Although Alexander the Great himself offered to fund for the rebuiling of the temple in later years, the Ephesians tactfully declined. Instead, over time and at their own expense, they erected a third temple. Greater in size once again, it was this third phase that cemented the status of the Temple of Artemis at Ephesus as one of the Seven Wonders of the Ancient World. According to Pausanias, the Greek geographer of the Roman Empire, it surpassed all other buildings among men.


Emperors and Goths: Ephesus in the Roman Empire

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Silver tridrachm (cistophorus) with obverse portrait of Claudius, laureate, and of Agrippina draped, with obverse image of cult status of Diana of Ephesus, 51 CE, via British Museum


Like many others, Ephesus’ political future in the Hellenistic period was wracked by instability. The death of Alexander the Great without naming a successor meant that his vast empire was squabbled over by his former generals. In the end, much of this fighting would prove futile, as vast swathes of the territory was conquered by the Romans. Ephesus, as part of the kingdom of Pergamon (ruled by the Attalid dynasty), came under Roman rule in 129 BCE. The city’s early relationship with Rome was fractious, even siding with Mithridates during the First Mirthridatic War in the early 1st century BCE, and enduring severe punishments from the dictator, Sulla, when Roman control was re-established.


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View of the remains of the Library of Celsus at Ephesus, via Wikimedia


However, with the rise of the emperors at Rome, Ephesus would enjoy a flowering. Augustus, the first emperor, made the city the main city of the province of Asia (instead of Pergamon), and the city enjoyed a boon, becoming incredibly prosperous and developing as a cultural center. It would eventually become one of the largest cities in the Roman Empire. As typified by the Library of Celsus, as well as the vast theatre erected in the city, Ephesus enjoyed a cultural flowering under Roman rule. This persisted beyond the third century, a period characterized by crisis. Although the city and temple was ravaged by Goths in the 260s, it was able to recover. In part, this was thanks to the efforts of Constantine, who instigated restorative work in the city, including the erection of new baths. Evidence for the city’s continued importance into the Byzantine period is presented by the continued intervention of the emperors: in the 6th century, Justinian ordered the construction of the Basilica of Saint John, an apostle who is particularly closely associated with Ephesus.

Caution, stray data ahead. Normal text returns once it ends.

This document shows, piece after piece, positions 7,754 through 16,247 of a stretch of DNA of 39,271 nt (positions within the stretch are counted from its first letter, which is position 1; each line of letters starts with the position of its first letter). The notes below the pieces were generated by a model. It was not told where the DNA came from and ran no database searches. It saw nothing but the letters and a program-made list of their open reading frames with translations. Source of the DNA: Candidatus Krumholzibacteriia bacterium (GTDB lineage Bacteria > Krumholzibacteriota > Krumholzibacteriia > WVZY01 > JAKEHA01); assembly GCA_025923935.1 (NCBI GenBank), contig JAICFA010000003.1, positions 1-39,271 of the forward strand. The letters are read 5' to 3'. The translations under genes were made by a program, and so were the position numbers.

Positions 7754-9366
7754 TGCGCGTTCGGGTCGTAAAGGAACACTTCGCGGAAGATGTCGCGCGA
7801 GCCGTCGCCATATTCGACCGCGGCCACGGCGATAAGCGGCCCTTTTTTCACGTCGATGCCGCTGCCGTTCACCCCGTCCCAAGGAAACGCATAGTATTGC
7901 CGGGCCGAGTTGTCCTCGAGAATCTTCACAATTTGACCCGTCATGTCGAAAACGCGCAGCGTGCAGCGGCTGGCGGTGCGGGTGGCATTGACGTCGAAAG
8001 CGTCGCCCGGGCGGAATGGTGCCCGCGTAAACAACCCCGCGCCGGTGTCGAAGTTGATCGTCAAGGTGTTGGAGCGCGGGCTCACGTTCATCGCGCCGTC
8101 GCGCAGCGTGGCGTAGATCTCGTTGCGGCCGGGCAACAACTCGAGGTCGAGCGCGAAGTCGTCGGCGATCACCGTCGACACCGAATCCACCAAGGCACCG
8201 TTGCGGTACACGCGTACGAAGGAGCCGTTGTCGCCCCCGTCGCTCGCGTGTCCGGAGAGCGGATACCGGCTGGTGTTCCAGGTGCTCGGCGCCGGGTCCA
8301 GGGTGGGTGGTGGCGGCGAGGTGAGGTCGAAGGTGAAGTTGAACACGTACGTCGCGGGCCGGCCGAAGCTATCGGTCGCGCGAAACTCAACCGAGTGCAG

Temple of Artemis at Ephesus: Rediscovering One of the 7 Wonders of the Ancient World 

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The Temple of Diana [Artemis] at Ephesus, Philip Galle, after Maerten van Heemskerck, 1572, via British Museum


The third phase of the Temple of Artemis survived for several centuries and features prominently in Roman and later accounts of the city. It is suggested by the third century historian, Jordanes, that it was burnt by a Gothic raid in 268 CE, but the extent of the damage is hard to establish with surety. It seems, however, that it was the empire’s conversion to Christianity that sounded the death knell for the former wonder. Upon its destruction, much of the material from the temple was taken to be repurposed in new civic structures. In fact, certain legends even suggest that some of the columns from the temple were taken to be used in the Hagia Sophia at Constantinople although this is surely apocryphal. It was not until the 19th century that a British expedition established the location of the temple.


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View of the temple’s site in the 21st century, via Wikimedia


Today, all that remains of the once wondrous Temple of Artemis at Ephesus are its foundations. A single, rather mournful column rises up over them. A composite structure, made from disparate remains, it is – in its own way – a fitting memorial to the ancient temple. When we think of the Temple of Artemis at Ephesus, minds jump instantly to a wondrous structure, which it surely was. However, to think of it as a singular would be to do a misjustice to rich, complex history of the monument and the wider city. Rather like the column that marks the spot today, the Temple of Artemis at Ephesus was itself a composite; an act of supreme architectural devotion, pieced together over the centuries, reassembled from destruction, and an amalgamation of disparate beliefs and cults.

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By Kieren JohnsPhD Classics & Ancient HistoryKieren is a UK-based independent researcher with a PhD in Classics and Ancient History. His thesis explore the representation of imperial status during the reigns of the Severan emperors. He is passionate about sharing his interest in the ancient world. He is currently writing his first book.